The latest chick spent several days edging out onto adjacent limbs in preparation for departure.  Each night he/she decided it was not time to go (it is a long ways down and no way back if the wings don’t start flapping when you push off).  There is daily retreat to the comfort of the pile of sticks — and having the adults supply the take-out dinner which they had harvested from the countryside.  (Sounds like what we’ve been doing for several weeks now what with the dining establishments having to give up onsite seating.)

Immature Bald Eagle sitting on tree on Crooked Oaks May 2020 – Bob Mercer

Along comes F-1.  The tornado’s visit was much shorter than the COVID-19 virus in duration (about a mile) and time (minutes), but its path was maybe 25 yards from that likely 2,000 pound nest located is the crotch of a 120 foot pine tree.  The three resident Bald Eagles had to be there because the youngster had not yet fledged (left the nesting area).  What a ride!  The tornado took out or damaged beyond saving about a dozen large trees in the area between the parallel third holes of our two golf courses as well as stripping leaves and needles.  This damaged area is diagonally across from the eagles’ nest.  The pine tree and the Bald Eagles all survived.  Golf course superintendent, Sean Hardwick, has confirmed that at least 50 percent of the nest was dislodged from the tree.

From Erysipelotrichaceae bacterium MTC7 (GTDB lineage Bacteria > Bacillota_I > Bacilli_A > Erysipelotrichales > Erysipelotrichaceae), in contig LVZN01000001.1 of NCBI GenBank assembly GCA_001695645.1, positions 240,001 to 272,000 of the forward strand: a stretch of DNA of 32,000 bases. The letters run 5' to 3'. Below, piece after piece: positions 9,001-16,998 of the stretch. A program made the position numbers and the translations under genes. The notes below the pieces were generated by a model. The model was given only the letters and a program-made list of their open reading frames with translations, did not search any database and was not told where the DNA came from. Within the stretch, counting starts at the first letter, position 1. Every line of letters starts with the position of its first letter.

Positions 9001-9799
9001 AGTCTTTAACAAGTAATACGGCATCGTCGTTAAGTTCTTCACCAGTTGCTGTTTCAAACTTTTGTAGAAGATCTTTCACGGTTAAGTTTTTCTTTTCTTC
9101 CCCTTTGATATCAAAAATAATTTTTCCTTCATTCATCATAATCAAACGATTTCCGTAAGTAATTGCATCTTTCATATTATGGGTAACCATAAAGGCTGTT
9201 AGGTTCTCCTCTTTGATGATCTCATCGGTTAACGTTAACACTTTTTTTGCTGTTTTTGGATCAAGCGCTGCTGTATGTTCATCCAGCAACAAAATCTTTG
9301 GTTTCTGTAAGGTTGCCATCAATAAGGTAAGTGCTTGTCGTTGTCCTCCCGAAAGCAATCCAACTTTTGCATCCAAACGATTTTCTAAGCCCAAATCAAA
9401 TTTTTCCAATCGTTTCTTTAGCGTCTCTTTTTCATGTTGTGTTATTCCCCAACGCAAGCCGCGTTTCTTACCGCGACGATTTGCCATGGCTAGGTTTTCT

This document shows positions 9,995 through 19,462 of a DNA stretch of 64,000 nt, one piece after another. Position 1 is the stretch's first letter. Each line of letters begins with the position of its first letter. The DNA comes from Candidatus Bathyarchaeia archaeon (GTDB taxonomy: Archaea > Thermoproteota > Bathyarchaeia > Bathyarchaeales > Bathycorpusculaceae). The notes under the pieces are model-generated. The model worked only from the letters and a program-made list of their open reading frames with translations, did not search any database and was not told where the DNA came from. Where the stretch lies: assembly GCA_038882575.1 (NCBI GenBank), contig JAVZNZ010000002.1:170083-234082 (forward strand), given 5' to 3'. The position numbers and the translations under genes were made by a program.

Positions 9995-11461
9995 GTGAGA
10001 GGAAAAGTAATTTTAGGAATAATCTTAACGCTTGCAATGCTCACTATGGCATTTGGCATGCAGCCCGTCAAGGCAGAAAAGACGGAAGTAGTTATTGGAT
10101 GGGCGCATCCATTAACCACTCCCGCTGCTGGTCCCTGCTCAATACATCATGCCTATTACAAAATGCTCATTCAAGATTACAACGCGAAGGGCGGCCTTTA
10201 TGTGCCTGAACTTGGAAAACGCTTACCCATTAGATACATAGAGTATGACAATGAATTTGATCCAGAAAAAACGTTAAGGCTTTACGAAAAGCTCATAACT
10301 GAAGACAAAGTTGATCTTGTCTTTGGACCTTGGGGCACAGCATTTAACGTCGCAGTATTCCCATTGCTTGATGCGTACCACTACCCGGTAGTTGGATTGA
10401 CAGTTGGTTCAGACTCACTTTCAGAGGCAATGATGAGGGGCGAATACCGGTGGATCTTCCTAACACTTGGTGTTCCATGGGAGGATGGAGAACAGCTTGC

Immature Bald Eagle flying above Crooked Oaks May 2020 – Bob Mercer

The young eaglet has since fledged.  On May first, I observed him three times.  Once sitting in a tree and seeming to be eating, once flying overhead, and a third time when he landed (apparently with something in his talons) on the golf course in from of me.  The wings did work.  The bird is learning to find food.  We have mid-wived another addition to the growing number of Bard Eagles in the world.  That process has come a long ways since the scourge of DDT nearly rendered them extinct.  On May 2nd, an adult eagle flew by me on the course, so they are still around.